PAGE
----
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Turkey's foreign minister Mevlut Cavusoglu, speaks on the last day of the Munich Security Conference in Munich, Germany, Sunday, Feb. 19, 2017.
Turkey's foreign minister Mevlut Cavusoglu, speaks on the last day of the Munich Security Conference in Munich, Germany, Sunday, Feb. 19, 2017. (Matthias Balk/dpa via AP)

MUNICH — Ankara has asked for more U.S. special operations forces to be inserted in Syria to help in the fight against the Islamic State group, Turkey’s top diplomat said Sunday.

“We proposed the United States put special operations forces on the ground to support local forces,” Foreign Minister Mevlut Cavusoglu said in Munich.

The Pentagon also is considering a recommendation that conventional ground forces be sent to Syria as part of a package of options to be presented this month to President Donald Trump to accelerate operations against the Islamic State group.

Citing unidentified sources, CNN reported on Wednesday that top military planners were debating whether to include such a proposal in a report that Trump ordered Jan. 28.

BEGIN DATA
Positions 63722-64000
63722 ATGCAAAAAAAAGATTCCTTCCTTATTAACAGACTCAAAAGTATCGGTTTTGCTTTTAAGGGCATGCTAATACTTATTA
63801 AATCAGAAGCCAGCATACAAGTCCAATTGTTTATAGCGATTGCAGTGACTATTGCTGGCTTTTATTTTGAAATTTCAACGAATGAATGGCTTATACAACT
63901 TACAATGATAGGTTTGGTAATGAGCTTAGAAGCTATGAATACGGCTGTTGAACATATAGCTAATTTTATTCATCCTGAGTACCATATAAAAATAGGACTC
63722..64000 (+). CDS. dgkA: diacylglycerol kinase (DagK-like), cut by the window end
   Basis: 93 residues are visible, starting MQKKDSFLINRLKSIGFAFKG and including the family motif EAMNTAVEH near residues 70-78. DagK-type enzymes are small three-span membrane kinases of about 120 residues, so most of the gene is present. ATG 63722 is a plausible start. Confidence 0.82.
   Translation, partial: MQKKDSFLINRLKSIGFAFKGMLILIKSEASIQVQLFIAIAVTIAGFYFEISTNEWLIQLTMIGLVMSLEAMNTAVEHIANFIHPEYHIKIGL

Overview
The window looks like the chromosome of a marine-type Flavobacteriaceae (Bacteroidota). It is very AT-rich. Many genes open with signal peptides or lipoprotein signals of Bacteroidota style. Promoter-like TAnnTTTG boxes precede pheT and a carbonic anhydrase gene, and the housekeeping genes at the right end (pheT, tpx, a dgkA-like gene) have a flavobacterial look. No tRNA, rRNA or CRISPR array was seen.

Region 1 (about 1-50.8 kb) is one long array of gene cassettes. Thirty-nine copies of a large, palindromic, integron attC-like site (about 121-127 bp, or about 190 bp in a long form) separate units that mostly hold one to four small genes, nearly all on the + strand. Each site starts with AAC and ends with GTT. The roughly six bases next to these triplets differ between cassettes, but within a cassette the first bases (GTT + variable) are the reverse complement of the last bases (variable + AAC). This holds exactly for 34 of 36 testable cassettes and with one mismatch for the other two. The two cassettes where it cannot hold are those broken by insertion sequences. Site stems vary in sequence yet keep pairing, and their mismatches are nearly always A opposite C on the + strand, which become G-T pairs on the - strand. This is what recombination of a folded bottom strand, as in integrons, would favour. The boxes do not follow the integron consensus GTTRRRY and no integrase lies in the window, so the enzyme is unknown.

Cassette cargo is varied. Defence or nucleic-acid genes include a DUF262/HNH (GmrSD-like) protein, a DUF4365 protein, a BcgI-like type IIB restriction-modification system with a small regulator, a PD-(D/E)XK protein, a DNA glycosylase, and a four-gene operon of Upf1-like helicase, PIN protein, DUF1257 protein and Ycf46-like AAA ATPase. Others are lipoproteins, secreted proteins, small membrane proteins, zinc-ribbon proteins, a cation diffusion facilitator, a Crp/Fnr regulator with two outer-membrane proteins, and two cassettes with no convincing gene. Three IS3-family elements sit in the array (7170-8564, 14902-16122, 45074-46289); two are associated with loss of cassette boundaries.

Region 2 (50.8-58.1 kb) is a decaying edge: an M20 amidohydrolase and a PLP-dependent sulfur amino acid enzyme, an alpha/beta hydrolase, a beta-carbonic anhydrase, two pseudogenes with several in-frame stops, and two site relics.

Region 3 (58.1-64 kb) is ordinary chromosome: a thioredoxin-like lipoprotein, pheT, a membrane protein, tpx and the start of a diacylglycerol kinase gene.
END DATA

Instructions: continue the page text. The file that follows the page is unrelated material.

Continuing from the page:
Last week, Defense Secretary Jim Mattis said it was premature to say whether more troops are needed, but did say the U.S. plans to intensify its fight.

In recent months, Turkish troops have taken on a larger role against the Islamic State in Syria, working closely with Russian forces who have been key in restoring the fortunes of President Bashar Assad’s government.

During the Obama administration, Ankara was at odds with the U.S. over how to fight the Islamic State group in Syria, and over Washington’s close coordination with Kurdish fighters.

Meanwhile, Turkey also wants to see NATO dedicate more resources to its southern flank, where turbulence in Syria and Iraq has resulted in a flood of refugees flowing into Turkey.

“NATO, whatever it exhibits on its eastern flank (with Russia) should be exhibited it on its southern direction as well,” Turkish Defense Minister Fikri Isik said.

vandiver.john@stripes.com

Twitter: john_vandiver

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John covers U.S. military activities across Europe and Africa. Based in Stuttgart, Germany, he previously worked for newspapers in New Jersey, North Carolina and Maryland. He is a graduate of the University of Delaware.
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